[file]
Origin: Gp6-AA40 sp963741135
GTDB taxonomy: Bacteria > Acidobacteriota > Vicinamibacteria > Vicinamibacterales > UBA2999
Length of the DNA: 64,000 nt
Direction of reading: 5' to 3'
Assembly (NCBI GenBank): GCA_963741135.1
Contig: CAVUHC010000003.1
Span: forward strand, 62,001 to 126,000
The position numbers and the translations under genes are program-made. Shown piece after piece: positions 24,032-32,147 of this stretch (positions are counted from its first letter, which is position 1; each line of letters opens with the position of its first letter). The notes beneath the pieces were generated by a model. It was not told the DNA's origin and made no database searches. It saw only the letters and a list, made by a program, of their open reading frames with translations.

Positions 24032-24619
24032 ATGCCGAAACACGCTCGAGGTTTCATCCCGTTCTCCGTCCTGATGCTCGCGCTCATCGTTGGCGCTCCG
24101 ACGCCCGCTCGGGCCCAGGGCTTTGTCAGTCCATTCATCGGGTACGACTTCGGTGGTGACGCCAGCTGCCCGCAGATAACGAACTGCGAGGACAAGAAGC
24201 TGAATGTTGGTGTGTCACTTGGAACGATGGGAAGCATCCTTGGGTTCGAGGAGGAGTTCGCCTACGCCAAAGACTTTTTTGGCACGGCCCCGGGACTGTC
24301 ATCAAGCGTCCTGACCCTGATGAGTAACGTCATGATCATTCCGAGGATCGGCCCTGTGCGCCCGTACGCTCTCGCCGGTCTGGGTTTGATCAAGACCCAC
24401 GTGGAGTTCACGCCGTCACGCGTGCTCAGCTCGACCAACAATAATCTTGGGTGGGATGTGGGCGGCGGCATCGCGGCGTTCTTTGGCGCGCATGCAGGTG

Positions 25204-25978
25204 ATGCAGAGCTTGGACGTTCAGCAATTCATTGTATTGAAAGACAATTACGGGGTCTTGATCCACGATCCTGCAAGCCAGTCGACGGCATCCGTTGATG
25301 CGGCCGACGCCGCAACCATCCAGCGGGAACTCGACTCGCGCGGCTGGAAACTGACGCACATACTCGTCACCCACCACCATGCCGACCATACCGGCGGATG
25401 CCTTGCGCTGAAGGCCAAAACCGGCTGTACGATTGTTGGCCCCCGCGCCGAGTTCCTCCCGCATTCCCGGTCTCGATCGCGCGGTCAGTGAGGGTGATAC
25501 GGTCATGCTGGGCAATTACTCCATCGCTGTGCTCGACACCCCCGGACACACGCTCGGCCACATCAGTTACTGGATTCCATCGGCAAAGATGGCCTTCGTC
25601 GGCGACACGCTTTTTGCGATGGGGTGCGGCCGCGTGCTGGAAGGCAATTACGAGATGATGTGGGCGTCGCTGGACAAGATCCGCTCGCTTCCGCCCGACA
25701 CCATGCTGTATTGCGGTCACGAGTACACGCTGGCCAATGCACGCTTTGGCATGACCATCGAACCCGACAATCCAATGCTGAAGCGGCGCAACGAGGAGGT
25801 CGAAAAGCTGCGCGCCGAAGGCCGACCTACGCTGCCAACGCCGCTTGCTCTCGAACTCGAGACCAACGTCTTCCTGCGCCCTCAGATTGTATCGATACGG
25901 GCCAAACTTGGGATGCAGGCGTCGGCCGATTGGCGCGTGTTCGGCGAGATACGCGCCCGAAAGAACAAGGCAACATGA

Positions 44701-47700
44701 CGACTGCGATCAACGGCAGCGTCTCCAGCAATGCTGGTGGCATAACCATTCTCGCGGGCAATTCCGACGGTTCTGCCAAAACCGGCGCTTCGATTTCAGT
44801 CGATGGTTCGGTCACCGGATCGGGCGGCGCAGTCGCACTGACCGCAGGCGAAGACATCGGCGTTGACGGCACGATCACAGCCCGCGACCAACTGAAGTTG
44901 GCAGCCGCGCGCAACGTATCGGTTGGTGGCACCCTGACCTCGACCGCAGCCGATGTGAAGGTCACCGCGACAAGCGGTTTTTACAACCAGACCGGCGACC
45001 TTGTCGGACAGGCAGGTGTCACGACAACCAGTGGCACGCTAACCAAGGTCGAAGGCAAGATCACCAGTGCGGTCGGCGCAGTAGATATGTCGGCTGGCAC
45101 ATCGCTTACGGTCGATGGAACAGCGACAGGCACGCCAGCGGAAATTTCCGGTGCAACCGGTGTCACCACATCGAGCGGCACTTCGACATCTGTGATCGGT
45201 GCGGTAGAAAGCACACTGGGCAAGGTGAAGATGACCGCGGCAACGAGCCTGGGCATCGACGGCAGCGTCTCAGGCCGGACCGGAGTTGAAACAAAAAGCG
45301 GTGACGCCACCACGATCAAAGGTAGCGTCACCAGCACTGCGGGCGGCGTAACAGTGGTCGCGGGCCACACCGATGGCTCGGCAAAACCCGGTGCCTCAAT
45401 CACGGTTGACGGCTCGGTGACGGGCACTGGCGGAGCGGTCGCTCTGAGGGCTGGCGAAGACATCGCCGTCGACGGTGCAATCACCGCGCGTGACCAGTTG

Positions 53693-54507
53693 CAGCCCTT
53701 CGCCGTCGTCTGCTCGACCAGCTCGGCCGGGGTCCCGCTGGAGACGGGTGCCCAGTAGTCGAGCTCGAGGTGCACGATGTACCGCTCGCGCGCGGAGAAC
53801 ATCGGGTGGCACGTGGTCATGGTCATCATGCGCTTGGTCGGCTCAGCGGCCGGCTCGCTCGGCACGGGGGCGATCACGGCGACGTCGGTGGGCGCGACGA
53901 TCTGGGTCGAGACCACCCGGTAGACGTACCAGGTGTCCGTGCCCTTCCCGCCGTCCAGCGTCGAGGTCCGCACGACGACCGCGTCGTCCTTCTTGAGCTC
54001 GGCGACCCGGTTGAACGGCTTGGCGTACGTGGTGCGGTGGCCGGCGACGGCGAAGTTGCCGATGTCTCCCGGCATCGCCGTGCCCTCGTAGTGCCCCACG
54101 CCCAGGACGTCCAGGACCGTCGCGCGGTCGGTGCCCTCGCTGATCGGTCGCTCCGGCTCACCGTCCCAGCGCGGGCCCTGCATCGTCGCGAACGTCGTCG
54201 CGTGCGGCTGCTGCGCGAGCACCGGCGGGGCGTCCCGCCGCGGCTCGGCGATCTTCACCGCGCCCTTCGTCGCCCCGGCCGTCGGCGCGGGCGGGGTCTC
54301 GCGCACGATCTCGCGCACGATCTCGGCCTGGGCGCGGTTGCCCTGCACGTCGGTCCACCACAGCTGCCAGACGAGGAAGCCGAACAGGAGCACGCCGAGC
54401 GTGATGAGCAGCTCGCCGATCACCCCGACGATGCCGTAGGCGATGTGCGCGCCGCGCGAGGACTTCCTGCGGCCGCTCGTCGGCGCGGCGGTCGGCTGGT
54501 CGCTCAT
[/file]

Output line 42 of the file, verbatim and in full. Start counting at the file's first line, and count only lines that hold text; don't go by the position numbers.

54401 GTGATGAGCAGCTCGCCGATCACCCCGACGATGCCGTAGGCGATGTGCGCGCCGCGCGAGGACTTCCTGCGGCCGCTCGTCGGCGCGGCGGTCGGCTGGT